* Hawkwind -- Assault and Battery Part 1. From WARRIOR ON THE EDGE OF TIME. Moves nicely, nice washy synths, and Nik Turner's light flute adding just enough melody to separate them from your average sludgy heavy-space-rock band.
* Hawkwind -- Kings of Speed. Sounds like a Motorhead song title. And not unlike a Motorhead song -- simple and almost catchy. All it needs are vocals that stand out a little more....
* Hawkwind -- Motorhead. Speaking of which. This is bassist Lemmy's baby, before he was asked to leave this band. "Motorhead, remember me now...." Best part is actually Simon House's screeching violin. And it's over too soon.
* Jethro Tull -- Requiem. From MINSTREL IN THE GALLERY. One of Tull's lighter, folkier, more reflective pieces, much like "One White Duck" on the same album. I've always liked their lighter stuff more. This is the only thing on the first half of MINSTREL that I can get all the way through.

Thursday, September 8, 2016

Now I'm Here

Coming to you live from my new home with The Girlfriend, where I've been blogging from for the last three months. But now it's Official.
Got all moved-in on Monday and Tuesday, getting all the furniture and endless boxes transferred on Monday, and going back for the cleanup and leftovers on Tuesday. Woke up on Wednesday with aches in places I didn't know I HAD, but was happy I got it all done. Took longer than I thought, and it was messier than I expected, but. Now I'm here. And this is where I want to be.
The worst part was the books. Yeezus -- 19 big boxes of books (and clothes and etc). Awhile back my Old Roommate asked me why I had SO MANY goddamned books. And on Monday I told him that RIGHT THEN I didn't KNOW why I had so many goddamned books.... And I meant it.
Good thing I'd already moved a good-sized pile of them over here.... Good thing all the CD's were already here....
Right now all my stuff is sitting in The Girlfriend's garage, and I'll slowly be moving it into the house -- once we figure out where to put it all, and once I make sure all my body-parts still work like I thought they were supposed to. Luckily, the garage is pretty dry -- even with the fall-starting rain we got in the last few days. I don't think it will hurt stuff TOO much to sit in the garage for a couple days. Besides, we're supposed to have a stretch of 70-degree sunshine here for the next week....
It's a lot quieter here. More time for me to mull things over or play music or read, or blog at my leisure. Who knows -- I might even have time to finish another book, since I haven't gotten anything new out there in the last 18 months, not that my worldwide legion of fans is screaming for more RIGHT NOW or anything like that.
The Girlfriend and I are happy. We've been talking about me moving in since June. And Ghod knows her house is quieter than the Old Roommate's. We sit and cuddle and talk and laugh like loons, and because of our sometimes clashing work schedules, we spend a lot of time wishing we had more time together. But we cherish the time we have.
With the move and all, I haven't had much time to listen to music, though I'm slowly taking in that batch of new stuff I grabbed in Portland (see last installment).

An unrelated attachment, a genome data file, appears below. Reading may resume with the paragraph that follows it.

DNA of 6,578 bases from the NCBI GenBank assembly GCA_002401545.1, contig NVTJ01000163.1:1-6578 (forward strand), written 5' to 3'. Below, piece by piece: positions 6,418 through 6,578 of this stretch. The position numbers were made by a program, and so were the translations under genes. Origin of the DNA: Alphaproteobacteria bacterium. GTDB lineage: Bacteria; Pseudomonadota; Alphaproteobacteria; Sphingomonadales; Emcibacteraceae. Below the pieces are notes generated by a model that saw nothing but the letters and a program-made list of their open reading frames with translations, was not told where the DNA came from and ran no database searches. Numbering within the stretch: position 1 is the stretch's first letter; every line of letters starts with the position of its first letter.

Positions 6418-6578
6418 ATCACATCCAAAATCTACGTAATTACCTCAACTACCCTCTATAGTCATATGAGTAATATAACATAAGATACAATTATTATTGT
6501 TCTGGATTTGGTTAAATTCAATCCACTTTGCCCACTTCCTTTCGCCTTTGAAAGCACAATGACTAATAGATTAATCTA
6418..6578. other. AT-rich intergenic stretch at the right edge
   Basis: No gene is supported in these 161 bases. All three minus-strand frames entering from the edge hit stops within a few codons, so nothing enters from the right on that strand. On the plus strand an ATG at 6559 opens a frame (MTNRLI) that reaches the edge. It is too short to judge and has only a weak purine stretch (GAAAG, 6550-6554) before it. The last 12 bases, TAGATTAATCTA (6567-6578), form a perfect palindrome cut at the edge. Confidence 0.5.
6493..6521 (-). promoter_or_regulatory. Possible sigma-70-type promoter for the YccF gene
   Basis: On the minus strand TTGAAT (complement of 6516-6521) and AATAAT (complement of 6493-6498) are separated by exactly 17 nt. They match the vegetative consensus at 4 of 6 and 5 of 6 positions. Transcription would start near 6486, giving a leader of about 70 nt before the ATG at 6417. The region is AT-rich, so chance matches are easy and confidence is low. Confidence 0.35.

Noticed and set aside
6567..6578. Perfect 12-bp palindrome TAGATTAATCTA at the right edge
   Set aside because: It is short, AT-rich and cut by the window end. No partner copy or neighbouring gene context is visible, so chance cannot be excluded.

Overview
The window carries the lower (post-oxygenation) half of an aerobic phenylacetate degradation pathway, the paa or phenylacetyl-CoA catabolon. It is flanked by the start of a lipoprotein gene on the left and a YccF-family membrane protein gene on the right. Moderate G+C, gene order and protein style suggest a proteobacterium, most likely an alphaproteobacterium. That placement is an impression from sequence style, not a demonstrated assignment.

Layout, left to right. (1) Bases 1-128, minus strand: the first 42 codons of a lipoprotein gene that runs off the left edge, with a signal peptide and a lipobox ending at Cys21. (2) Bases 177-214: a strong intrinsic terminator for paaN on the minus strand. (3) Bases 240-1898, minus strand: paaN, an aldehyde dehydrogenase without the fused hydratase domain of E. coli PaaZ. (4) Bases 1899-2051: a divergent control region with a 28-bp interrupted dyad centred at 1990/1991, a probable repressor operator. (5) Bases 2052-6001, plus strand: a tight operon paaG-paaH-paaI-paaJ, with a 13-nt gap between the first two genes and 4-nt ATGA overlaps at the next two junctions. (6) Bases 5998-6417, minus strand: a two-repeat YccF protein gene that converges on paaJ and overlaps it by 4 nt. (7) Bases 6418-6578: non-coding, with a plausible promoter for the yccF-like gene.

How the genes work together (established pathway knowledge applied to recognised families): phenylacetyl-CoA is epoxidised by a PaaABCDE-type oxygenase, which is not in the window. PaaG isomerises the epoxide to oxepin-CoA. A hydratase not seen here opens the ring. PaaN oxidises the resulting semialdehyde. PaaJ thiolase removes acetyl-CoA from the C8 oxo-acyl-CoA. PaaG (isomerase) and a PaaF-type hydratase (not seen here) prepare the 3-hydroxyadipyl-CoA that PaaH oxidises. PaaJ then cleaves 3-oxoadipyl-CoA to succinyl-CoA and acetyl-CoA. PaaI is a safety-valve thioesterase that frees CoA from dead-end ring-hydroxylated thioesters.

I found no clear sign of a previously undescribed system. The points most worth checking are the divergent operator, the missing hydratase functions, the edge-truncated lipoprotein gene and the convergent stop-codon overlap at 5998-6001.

Am almost finished with YES IS THE ANSWER, and I recommend it. I've read all but a couple of the essays, laughing all the way. Only a couple pieces don't quite seem to fit the concept of the book -- one is about how a Prog fan immediately converted to Punk after seeing a Styx concert. Seems like a totally legit reason to me.
A couple other pieces are either personal reminiscences or are more into Metal than Prog. But they're still enjoyable. There are even -- shocker! -- WOMEN Prog fans in the book! Amazing! And all the writers have such affection for progressive rock that it makes the book a helluva lotta fun to read.
Just got in Will Romano's PROG ROCK FAQ (2014), part of that FAQ series I've become hooked on -- I reviewed their volumes on Pink Floyd and The Who back around April, I think. Romano wrote the solid Prog history MOUNTAINS COME OUT OF THE SKY a few years back, and I'm glad to see someone wanted him to write more about the subject. Though I gotta tell ya -- just browsing through FAQ, I think the book is less about What Else You Need To Know About Prog than it is a platform for introducing you to overlooked Prog artists. And I'm OK with that.
There's also a recommended list of LONG Prog compositions ("Close to the Edge," "Gates of Delirium," "Echoes," etc.), and a long look at Prog concept albums. So I can see this book is gonna take awhile to digest. And that's OK. I got nothin' but time....

Sunday, September 4, 2016

Still more short takes!

Hey there. It's a beautiful day, my 12-day marathon at work ends tonight, tomorrow I Officially Move In with The Girlfriend. So to celebrate, let's play a ton of mostly-new-to-me music and see what wild off-hand first impressions I get....
* Grateful Dead -- Passenger. From TERRAPIN STATION. Probably my fave Dead song ever. It rocks, it has some drive, it's over with fast, and having Donna Godchaux sing with them helped immeasurably. Nice Garcia guitar, too. Coulda been a hit. Don't know why it wasn't. Maybe they took too long to get to the first chorus. And I've got no idea what the lyrics mean.